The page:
Although it's likely that a few group picnics have erupted into fights in Sugarhouse Park over the years, one weekly gathering in particular has taken the clashing of egos and foreheads to a new level.
"We don't want to hurt our friends," says Dawn Travers with a smile. "We only want to kill them."
Dawn, aka Aurora de Portugal, watches in delight as a dozen of her friends unload heavy weaponry from their duffle bags. The sight of men in chain mail, circling each other with swords and shields, can only mean it's Wednesday time for another Barony of Loch Salaan fight practice.
The sword play is one of the biggest reasons why several hundred Utahns have joined the Society for Creative Anachronism, a worldwide club devoted to bringing the Middle Ages and Renaissance to life.
"It's the whole knights in shining armor thing from when I was a kid," says Adam Furubotten, 33, a mortgage loan officer who prefers a heavy metal workout to running on a treadmill. "When I learned this group existed six months ago, I was in."
Curious to see why anybody would wrap himself in leather and body armor in 95-degree heat, I agreed to meet members of the Loch Salaan group for a Free Lunch chat at a recent battle practice. The local fighters belong to the Kingdom of Artemisia an umbrella SCA group of five states.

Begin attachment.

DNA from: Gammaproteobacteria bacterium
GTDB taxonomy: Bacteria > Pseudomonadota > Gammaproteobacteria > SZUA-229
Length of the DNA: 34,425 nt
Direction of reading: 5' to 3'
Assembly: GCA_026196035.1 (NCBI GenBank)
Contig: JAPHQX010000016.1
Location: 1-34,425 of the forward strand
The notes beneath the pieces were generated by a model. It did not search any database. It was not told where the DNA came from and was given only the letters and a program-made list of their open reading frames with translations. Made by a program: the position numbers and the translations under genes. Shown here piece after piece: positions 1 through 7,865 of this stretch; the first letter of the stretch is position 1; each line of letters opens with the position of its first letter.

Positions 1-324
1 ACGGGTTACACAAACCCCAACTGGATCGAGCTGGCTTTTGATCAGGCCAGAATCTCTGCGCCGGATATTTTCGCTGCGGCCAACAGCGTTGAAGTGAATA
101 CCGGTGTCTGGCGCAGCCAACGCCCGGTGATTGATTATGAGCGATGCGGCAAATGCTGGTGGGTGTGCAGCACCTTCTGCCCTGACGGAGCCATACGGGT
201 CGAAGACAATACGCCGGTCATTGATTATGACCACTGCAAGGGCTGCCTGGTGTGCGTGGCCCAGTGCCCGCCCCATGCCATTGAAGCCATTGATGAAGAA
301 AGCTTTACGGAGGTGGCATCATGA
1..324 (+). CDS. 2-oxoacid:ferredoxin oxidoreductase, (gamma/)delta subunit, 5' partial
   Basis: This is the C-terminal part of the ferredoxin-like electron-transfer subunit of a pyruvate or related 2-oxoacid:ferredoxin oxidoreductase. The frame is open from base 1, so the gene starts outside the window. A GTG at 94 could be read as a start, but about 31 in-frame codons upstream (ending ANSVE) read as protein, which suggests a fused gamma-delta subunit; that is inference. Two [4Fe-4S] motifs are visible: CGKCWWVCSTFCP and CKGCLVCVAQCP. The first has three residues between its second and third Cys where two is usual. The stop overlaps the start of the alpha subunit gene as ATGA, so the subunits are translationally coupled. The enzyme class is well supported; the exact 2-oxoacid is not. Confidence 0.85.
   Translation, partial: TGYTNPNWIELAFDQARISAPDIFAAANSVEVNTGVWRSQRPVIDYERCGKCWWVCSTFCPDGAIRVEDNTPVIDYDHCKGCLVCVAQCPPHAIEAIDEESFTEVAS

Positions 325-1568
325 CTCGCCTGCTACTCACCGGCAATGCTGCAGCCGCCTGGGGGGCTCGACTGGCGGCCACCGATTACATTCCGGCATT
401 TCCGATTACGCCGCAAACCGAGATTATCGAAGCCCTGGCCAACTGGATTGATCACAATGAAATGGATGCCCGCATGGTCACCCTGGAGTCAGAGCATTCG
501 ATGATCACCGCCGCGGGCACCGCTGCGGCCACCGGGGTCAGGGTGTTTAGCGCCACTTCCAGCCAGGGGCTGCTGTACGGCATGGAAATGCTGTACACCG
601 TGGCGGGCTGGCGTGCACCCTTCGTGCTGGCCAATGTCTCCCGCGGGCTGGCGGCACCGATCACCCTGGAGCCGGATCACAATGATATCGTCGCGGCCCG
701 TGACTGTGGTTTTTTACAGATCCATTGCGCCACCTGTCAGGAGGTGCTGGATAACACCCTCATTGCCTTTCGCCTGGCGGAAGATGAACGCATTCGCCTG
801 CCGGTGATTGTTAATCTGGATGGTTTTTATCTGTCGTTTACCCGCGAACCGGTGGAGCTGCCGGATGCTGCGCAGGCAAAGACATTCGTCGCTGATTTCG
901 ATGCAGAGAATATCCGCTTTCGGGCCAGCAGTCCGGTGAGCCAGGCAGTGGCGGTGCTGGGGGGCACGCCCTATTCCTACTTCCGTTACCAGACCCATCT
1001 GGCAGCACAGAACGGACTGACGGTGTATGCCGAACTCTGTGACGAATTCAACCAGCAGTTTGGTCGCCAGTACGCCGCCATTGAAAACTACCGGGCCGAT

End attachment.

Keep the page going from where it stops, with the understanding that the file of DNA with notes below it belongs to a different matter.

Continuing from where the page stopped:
"None of what we do is choreographed it's all about defending yourself, trying to 'kill' the other guy," says Bob Woodruff, aka Robert Bedlam, a private detective from South Weber who wears a nobleman's burgundy doublet and slops (Elizabethan knickers) in the style of the 15th century.
But belonging to the kingdom involves much more than battles and titles, he says. "Not everyone wants to be king," says Bob. "Some people want to be musicians or jesters. As long as it relates to the Middle Ages, pretty much anything goes."
It's up to the king, though, to see that basic rules of the realm are followed. Tom Clayton, aka Ralph Bigod of Hereford, is the group's current leader, an honor he earned by hacking his way through numerous sword competitions.
Tom lives in the kingdom of downtown Salt Lake City with his wife, Kim, and son, Leo. He's used to firing up the barbecue by himself every weekend and taking out the trash. But at Loch Salaan gatherings, you can address him as "Your Majesty," thank you very much.
"It's a lot more work than I thought it would be," he says, as two assistants help him into his armor. "But it's also a lot more fun." One of Tom's duties is to conduct authentic knighting ceremonies when members work their way up in the ranks. A few weeks ago, he knighted somebody in Idaho Falls, which for some reason is full of medieval characters.
Women can become knights, too, says Tom. In fact, there is one in the Loch Salaan group who goes by Sir Leah.
Karen Houston, better known as Bengta Rolssotter ("Ralph's daughter"), used to enjoy a good battle until she needed a knee replacement. Now she prefers Nordic weaving. "It was fun to visit schools, bang on my shield, then pull off my metal helmet to shake
out my long hair," she says. Even at 60, "grandmas can wear medieval battle boots," she says.In her other life, Karen works for the Internal Revenue Service, but don't make the mistake of calling her "Your Highness." "Mistress" or "Lady" will do just fine, she says.
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